Growing into Our Future
Cities have the capability of providing something for everybody, only because, and only when, they are created by everybody.
— Jane Jacobs

As we watch apartments and in-fill housing spring up throughout Portland, many wonder if the expected growth of the next 20 years spells the end of it all. It’s impossible to believe we will add 123,000 new households, about 260,000 new residents, without diluting Portland’s “secret sauce.” We fear the bland, the banal, the price tag that comes with being popular. We’re accustomed to our zest, the quirk and charm that got us noticed in the first place, much to our own peril. 

Rendering of new apartment building at NE 21st and Multnomah

To manage growth, the city adopted the 2035 Comprehensive Plan in 2015. It aims to balance the increased population with the vision to create a low carbon economy, weaving nature into the city, and protections of our air, water, and land. The plan also tries to address affordable housing and increased density to preserve the urban growth boundary. It’s unsettling and dynamic at the same time.  

Discussions center on urbanity, density, and equity. Factor in jobs, transit, parks, and schools, and tensions continue to rise. While growing into our future has spurred many arguments of how we get there, at the heart of the matter all sides agree: in character and spirit, Portland must remain Portland. 

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Sullivan’s Gulch is already one of our densest neighborhoods. Here we may learn what it means to accommodate growth while preserving the essence that defines a community. The Gulch offers a wide variety of architectural styles and housing types, accommodating both owners and renters. It’s a diverse and age-friendly community, close to downtown, offering public transportation, and convenient to Broadway shops.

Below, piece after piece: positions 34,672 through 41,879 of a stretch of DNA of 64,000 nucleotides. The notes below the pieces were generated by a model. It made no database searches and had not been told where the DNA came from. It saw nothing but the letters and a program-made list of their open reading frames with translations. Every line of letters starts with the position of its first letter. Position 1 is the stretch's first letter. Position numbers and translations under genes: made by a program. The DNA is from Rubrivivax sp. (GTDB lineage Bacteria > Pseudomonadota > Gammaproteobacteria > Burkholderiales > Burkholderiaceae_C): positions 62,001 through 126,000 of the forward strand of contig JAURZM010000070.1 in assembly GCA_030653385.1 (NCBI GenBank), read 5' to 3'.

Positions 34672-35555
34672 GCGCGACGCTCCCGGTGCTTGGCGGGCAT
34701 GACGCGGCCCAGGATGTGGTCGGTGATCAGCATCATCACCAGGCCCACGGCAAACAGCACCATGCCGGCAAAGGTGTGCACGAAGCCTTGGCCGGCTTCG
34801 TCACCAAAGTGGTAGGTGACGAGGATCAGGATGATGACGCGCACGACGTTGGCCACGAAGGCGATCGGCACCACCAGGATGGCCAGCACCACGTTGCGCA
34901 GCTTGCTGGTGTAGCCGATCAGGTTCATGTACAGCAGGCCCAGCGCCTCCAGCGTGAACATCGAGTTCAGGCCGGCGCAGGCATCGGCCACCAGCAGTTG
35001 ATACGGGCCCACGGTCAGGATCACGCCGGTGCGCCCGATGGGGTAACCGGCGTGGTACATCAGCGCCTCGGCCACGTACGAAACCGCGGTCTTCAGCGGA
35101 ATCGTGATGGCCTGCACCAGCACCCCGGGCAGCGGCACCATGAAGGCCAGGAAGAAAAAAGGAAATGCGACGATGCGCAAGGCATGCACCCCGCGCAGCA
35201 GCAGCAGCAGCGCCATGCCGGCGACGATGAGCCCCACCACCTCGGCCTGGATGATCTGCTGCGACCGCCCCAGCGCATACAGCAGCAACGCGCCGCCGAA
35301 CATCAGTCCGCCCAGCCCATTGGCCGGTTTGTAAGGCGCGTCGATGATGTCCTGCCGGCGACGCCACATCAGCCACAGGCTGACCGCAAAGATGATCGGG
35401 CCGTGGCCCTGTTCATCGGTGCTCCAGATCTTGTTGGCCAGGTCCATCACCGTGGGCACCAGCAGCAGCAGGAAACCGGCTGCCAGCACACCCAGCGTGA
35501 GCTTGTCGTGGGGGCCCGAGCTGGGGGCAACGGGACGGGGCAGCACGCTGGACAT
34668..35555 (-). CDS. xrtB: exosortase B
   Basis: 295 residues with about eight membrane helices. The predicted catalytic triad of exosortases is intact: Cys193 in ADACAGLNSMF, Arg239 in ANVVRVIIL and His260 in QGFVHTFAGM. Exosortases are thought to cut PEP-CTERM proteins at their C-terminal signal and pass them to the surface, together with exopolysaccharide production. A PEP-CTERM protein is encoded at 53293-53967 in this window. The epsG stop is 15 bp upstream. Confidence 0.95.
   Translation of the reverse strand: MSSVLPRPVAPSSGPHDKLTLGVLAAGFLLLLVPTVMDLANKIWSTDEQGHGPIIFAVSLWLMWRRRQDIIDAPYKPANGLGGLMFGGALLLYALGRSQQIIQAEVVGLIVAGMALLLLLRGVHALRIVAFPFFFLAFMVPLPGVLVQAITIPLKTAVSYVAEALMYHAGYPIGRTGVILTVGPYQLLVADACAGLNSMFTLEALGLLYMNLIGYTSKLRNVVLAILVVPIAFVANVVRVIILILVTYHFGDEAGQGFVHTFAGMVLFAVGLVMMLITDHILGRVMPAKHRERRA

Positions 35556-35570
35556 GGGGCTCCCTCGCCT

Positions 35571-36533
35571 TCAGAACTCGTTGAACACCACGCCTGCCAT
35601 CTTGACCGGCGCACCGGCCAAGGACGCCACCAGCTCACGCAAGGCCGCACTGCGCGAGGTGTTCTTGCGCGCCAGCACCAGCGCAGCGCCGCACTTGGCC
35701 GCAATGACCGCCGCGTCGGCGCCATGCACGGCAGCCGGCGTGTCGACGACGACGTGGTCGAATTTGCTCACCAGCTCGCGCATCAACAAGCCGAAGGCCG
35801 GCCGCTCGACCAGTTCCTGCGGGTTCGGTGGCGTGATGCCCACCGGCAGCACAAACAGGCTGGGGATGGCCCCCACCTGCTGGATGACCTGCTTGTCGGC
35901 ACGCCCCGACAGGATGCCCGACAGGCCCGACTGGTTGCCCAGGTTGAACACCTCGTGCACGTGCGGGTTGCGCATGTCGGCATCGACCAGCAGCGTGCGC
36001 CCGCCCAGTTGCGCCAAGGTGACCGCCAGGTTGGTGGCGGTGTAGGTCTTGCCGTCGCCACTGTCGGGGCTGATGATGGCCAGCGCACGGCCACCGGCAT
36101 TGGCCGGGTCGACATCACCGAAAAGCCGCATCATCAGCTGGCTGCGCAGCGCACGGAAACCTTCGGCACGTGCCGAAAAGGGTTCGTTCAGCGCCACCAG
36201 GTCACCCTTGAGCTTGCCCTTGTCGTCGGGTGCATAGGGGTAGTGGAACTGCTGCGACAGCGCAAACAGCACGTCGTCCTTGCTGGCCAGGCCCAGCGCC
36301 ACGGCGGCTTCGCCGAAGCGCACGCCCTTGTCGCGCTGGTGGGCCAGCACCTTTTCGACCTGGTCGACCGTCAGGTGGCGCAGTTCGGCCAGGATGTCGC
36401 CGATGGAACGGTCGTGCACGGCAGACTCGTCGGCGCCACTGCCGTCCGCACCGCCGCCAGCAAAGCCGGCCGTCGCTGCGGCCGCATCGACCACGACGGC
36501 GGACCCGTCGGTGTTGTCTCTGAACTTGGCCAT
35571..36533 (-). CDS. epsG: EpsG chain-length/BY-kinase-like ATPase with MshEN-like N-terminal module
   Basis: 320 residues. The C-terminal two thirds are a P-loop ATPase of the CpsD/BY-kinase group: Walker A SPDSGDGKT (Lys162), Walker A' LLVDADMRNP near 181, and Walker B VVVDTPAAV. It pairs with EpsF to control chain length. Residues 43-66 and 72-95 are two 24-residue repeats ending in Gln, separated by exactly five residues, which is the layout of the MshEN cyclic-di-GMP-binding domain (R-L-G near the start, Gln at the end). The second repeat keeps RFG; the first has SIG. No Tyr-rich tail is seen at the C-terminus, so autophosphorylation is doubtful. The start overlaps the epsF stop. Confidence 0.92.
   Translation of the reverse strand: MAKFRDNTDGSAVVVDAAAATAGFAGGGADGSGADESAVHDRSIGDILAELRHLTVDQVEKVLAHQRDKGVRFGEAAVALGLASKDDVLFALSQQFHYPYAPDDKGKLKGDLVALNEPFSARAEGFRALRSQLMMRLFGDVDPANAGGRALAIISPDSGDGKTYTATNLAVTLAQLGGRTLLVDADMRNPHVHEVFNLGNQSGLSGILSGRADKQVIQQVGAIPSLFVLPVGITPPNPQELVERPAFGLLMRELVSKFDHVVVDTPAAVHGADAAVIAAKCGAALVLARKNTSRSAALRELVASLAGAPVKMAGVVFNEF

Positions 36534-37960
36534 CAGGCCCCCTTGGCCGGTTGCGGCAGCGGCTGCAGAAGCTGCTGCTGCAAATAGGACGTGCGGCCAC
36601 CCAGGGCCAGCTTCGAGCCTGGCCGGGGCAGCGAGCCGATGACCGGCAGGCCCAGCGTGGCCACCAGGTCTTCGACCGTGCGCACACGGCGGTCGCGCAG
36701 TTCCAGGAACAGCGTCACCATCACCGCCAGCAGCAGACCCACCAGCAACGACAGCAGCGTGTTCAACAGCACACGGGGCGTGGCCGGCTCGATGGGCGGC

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For all that, the neighborhood would like to gain more community and park space. Its southern border abuts the Banfield Freeway and railroad tracks, creating noise and accessed by the homeless. Continued development along NE Broadway will include more mixed-use projects like Grant Park Village. Property values are climbing, and issues of equity and social justice are top of mind. It’s a tight-knit community diligently working to get everybody involved in shaping its future. 

In the face of all the unknowns, with many fraught plans in the works, it’s hopeful to talk with residents and community leaders who understand what’s at stake, hold strong and differing opinions among themselves, and shoulder the task of future-making. It’s everybody’s city—a key ingredient of our “secret sauce.” Planners, developers, and politicians may grab the headlines, but Sullivan’s Gulch is a historic, urban neighborhood whose residents can show us that our future doesn't have to look like a dystopian sci-fi film. It can look, well, just like Portland. 


Jenelle Isaacson, Publisher
Davia Larson, contributing writer